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ISSA International Web Conferences


ISSA International Web Conferences bring together ISSA members from around the world to share leading industry presentations and answer members' questions. Each event is designed to address the timely needs of ISSA members through a live, online event and a subsequent recorded version for on-demand viewing. All content is developed by the ISSA International Web Conference Committee.

CPE Credit Available: ISSA Members will be eligible for a certificate of attendance, after successful completion of a post event quiz, to submit CPE credits for various certifications. Our online quizzes and surveys are powered by SurveyGizmo survey software.

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2016 Web Conference Schedule*

How To Recruit and Retain Cybersecurity Professionals

2-Hour Live Event: Tuesday, October 25, 2016
Start Time: 9:00 a.m. US-Pacific/ 12:00 noon US-Eastern/ 5:00 p.m. London

Click here for more information and to register.


We have all heard the term "Cybersecurity talent shortage." With information security rising as one of the quickest growing industries, there are more jobs than there are qualified candidates. This creates a difficult HR environment and tends to lead to a high level of turnover. How can businesses recruit, but just as importantly, retain, key cybersecurity personnel?

When TLS Reads: Totally Lost Security. SHA zam!

2-Hour Live Event: Tuesday, November 15, 2016
Start Time: 9:00 a.m. US-Pacific/ 12:00 noon US-Eastern/ 5:00 p.m. London

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Why isn't patching and updating successful in making us safe, even from known vulnerabilities in products for which fixes are available?
We've seen Java vulnerabilities fixed and available on our smart phones, only to be told that our organization cannot support the fix without breaking a critical tool we depend on. We know that improved versions of SSL and TLS were available for many years before they become widely adopted by browser developers and web site administrators. Rather than risk disrupting millions of users, fears of backward compatibility issues drive them to continue to offer vulnerable versions of these protocols and to ignore the dangers of relying on encryption and hash algorithms with known flaws.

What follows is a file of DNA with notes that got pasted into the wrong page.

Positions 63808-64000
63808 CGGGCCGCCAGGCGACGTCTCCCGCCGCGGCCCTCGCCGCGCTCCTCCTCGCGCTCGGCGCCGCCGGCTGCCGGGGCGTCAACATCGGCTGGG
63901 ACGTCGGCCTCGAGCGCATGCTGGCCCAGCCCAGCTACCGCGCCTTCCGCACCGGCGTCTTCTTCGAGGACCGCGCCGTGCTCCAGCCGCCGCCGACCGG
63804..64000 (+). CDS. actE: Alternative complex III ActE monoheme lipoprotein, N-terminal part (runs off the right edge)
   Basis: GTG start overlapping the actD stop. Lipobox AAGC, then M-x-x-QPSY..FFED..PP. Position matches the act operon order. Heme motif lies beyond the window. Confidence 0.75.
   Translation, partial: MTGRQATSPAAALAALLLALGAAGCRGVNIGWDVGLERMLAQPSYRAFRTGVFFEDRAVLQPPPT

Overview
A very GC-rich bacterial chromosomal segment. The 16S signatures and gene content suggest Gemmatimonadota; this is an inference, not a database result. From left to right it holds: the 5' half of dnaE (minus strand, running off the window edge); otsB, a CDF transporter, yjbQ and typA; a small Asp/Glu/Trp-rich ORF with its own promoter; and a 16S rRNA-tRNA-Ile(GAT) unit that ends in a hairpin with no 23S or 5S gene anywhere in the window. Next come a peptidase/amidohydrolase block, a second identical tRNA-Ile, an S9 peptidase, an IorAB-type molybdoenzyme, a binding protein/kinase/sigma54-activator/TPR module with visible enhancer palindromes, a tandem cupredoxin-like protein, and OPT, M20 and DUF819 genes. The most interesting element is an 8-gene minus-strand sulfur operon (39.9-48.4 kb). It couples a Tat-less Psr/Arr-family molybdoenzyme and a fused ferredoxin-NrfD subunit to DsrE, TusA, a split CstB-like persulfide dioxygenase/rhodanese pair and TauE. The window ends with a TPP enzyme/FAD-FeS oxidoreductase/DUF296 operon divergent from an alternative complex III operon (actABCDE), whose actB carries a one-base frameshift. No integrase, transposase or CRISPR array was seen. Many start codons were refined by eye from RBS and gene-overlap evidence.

A recent survey indicates that nearly 98% of websites supporting SSL were still using phishing friendly, weak X.509 digital certificates based on SHA-1. So, how does this bode for the Internet of Things? Will we see millions and millions of more vulnerable devices surround us that cannot be easily patched and managed securely?
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ISSA International Conference Preview: Computer Science Curricula’s Failure

ISSA Web Conference: How to Recruit and Retain Cyber-Security Professionals

Chapter Leaders Summit

11/2/2016 » 11/3/2016
2016 ISSA International Conference Registration

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